The Song of the Gregarious Polygynous Pinniped
April 21, 2011 1:19 PM   Subscribe

I would like a full CD/LP of bearded seals, please.

I am presently obsessed with the vocalizations of bearded seals.

I've searched high and low, and I can't find an entire CD devoted to our friend erignathus barbatus. I've found bits and bobs on various nature complications, but nobody seems to have hit a home run on 74-ish minutes of pure pinniped goodness. Any recommendations, regardless of format or obscurity? (Or know any bioacousticians who've made some recordings?)

Note: I am indeed capable of editing my existing recordings to fill whatever length I choose, but I'd still like to know if anyone's done this. Plus: MORE!
posted by mykescipark to Science & Nature (13 answers total) 11 users marked this as a favorite
Wow, bizzare, and I can understand your interest in this.

Answer: I doubt any exist in retail form, but I imagine researchers of bearded seals have recordings (especially as the first Google search suggestion for vocalizations of bearded seals is a search of scholarly articles). Contact the people and/or departments listed in the abstracts, and ask them if they might share with you their recordings.

Or, find a zoo with bearded seals and record 'em yourself! If you want a top-notch recording, see if you can pay some technical/film school students with proper audio recording know-how and devices to help you (but you may need to contact the zoo to tell them what you want to do).
posted by filthy light thief at 1:27 PM on April 21, 2011

Response by poster: flt, interesting. I've never heard them make that sound abovewater before. This [MP3] is more the glorious cacophony that I'm used to. A hydrophone would be required to make that sort of recording!

I am indeed pursuing the scholarly angle as we speak. A good starting point.
posted by mykescipark at 1:36 PM on April 21, 2011

Okay, now hang on. Just hang on a minute - mykescipark are you telling me that this is an unadulterated, unedited, unspliced, undubbed, unlayered recording captured as is in nature?
posted by likeso at 2:06 PM on April 21, 2011

Response by poster: Yes.
posted by mykescipark at 2:34 PM on April 21, 2011

Good Lord. Okay, when you find that CD/LP?


(this is amazing. i am so gonna share that mp3 with with my keyboard/synth musician spouse and friends. they will plotz.)
posted by likeso at 3:29 PM on April 21, 2011

Maybe Dr Lars Kinderman can help? He's in charge of transmitting live from the Ocean below the Antarctic Ice, as featured in silent listening.
posted by scruss at 5:35 PM on April 21, 2011

... scratch that, seems that Lars is recording at the other pole from the arctic bearded seal
posted by scruss at 5:55 PM on April 21, 2011

I found this. The bearded seal is at the beginning of the video, as is the name of the person recording it (Kate Stafford, and the organization/expedition she was working for RUSALCA). Their web page (part of NOAA). Fire off an email to Ms. Stafford?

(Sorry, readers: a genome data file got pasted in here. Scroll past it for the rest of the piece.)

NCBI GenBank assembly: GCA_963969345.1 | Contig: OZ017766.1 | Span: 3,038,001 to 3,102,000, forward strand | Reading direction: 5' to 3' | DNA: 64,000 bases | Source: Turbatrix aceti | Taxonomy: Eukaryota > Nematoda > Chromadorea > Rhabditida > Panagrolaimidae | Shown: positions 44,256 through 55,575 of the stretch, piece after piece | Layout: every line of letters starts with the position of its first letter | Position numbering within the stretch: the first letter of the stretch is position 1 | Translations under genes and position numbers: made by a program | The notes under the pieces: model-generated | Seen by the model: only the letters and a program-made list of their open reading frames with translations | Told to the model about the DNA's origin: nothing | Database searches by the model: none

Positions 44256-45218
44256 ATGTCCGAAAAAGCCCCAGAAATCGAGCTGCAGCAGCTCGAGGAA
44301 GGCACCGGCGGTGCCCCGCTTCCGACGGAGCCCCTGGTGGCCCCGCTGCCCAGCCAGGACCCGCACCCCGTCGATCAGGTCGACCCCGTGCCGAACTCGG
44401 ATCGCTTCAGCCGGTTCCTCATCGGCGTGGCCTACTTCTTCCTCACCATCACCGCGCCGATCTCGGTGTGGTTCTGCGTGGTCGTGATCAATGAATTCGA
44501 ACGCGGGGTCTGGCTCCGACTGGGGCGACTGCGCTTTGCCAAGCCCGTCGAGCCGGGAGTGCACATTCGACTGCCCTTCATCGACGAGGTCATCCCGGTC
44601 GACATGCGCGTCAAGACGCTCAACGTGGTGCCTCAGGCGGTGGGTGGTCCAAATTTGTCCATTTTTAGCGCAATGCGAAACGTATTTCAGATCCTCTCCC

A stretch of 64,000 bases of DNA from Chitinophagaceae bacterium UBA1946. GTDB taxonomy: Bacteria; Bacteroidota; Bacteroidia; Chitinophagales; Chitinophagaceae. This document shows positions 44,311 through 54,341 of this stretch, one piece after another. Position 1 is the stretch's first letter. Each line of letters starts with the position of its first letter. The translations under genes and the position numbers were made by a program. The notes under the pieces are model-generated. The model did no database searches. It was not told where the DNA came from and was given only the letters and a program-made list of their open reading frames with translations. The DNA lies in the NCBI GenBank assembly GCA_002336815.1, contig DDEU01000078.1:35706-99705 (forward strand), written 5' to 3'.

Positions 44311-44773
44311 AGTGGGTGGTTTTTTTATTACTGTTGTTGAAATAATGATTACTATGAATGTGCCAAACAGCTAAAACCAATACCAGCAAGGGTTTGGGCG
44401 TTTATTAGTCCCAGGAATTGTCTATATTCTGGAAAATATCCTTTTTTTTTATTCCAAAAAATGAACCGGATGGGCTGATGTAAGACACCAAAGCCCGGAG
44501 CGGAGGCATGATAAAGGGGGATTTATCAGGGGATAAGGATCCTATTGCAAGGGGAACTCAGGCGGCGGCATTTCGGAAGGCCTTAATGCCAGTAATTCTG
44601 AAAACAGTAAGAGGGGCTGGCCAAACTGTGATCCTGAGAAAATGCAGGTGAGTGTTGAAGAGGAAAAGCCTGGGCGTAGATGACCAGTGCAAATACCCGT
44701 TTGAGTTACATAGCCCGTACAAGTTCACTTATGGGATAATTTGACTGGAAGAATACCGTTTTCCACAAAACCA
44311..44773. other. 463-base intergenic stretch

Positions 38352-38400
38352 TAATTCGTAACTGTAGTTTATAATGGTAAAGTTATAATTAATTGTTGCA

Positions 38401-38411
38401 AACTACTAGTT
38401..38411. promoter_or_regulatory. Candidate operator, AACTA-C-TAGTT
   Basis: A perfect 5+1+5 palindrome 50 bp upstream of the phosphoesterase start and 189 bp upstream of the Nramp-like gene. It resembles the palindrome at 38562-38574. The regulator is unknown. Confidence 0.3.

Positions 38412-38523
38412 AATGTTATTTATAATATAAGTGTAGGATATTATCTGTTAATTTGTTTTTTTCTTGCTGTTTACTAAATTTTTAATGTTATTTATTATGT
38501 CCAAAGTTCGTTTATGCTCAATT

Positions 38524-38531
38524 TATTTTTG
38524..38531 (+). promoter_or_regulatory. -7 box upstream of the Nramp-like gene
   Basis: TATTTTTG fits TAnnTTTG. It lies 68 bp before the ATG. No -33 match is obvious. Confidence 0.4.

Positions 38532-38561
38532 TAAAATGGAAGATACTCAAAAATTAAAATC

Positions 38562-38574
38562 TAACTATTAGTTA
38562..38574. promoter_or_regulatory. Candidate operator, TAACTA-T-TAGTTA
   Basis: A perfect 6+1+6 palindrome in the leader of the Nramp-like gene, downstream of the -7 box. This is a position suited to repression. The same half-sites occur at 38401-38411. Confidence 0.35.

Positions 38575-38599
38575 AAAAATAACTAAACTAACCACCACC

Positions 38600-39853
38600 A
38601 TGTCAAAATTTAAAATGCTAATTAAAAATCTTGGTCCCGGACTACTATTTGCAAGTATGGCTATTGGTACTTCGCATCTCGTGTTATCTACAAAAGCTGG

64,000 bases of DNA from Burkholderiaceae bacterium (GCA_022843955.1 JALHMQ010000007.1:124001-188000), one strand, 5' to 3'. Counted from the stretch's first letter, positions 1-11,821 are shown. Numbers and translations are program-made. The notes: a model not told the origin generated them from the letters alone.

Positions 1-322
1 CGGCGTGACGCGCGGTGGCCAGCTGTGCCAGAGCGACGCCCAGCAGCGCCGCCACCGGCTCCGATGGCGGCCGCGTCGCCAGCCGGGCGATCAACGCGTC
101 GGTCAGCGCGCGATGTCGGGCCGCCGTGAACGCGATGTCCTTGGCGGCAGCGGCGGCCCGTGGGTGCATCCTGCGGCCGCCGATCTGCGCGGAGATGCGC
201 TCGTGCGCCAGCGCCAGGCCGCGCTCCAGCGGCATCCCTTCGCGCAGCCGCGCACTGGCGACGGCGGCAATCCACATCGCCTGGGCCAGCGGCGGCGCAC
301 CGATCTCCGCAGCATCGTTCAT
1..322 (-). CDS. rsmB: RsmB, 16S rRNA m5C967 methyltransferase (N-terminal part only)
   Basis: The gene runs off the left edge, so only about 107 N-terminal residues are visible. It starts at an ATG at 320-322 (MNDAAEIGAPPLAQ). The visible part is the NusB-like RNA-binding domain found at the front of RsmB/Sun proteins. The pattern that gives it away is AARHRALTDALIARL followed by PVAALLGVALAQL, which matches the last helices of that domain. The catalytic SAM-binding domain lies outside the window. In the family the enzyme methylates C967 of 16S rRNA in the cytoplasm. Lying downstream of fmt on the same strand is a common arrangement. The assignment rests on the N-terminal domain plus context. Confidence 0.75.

Other oceanographic sites may give some joy.

It also occured to me that as its habitat is around the North Pole, a search on country-specific sites might also deliver (Greenland, Iceland, Norway, Sweden, Denmark, etc.) A Dutch site (hey, they like seals) gave me this, a minute-long recording, to add to the collection. If you don't already have it.
posted by likeso at 7:21 PM on April 21, 2011

My first encounter with the sound of bearded seals was on David Toop's "Ocean of Sound Volume 2" compilation CD. I am listening to this 2 mins 40 track - much to the consternation of my dog - as I write. If anybody knew were to find more - he might.

By the way I have noticed that atlantic seal colonies also make a pretty wierd noise under the right conditions - a kind of howling. So maybe it is not so unique.
posted by rongorongo at 6:32 AM on April 22, 2011

Response by poster: rongorongo, it was on Volume 1 of Ocean of Sound, and that's actually the MP3 that I shared above :-)

There are indeed a few different seals which make noises of this kind (and there are a few records containing Weddell seals recorded by Douglas Quin), but to my particular ears I love the bearded seals the most.

Also: Toop is rather bad about responding to e-mails of this kind. IIRC, he even has a preface in the book Ocean of Sound to the effect of "No, I'm not going to make copies/help you track down any of this stuff, so don't even ask."
posted by mykescipark at 7:23 AM on April 22, 2011

You also might want to ask someone at Canada's Centre of Expertise in Marine Mammalogy. We've got quite a bit of Arctic.
posted by scruss at 8:05 AM on April 22, 2011

There's a pretty clear 50 second recording available here. And bearded seals get two tracks on this record. Another recording is cited here.

The Discogs record is associated with "Interspecies Music and Communication Research". Jamming with orcas.
posted by unmake at 6:14 PM on April 23, 2011

Whoops - linked to the same sound in your post. This page lists Cornell's Macaulay Library as a promising resource, but their site is sown at the moment.
posted by unmake at 6:27 PM on April 23, 2011

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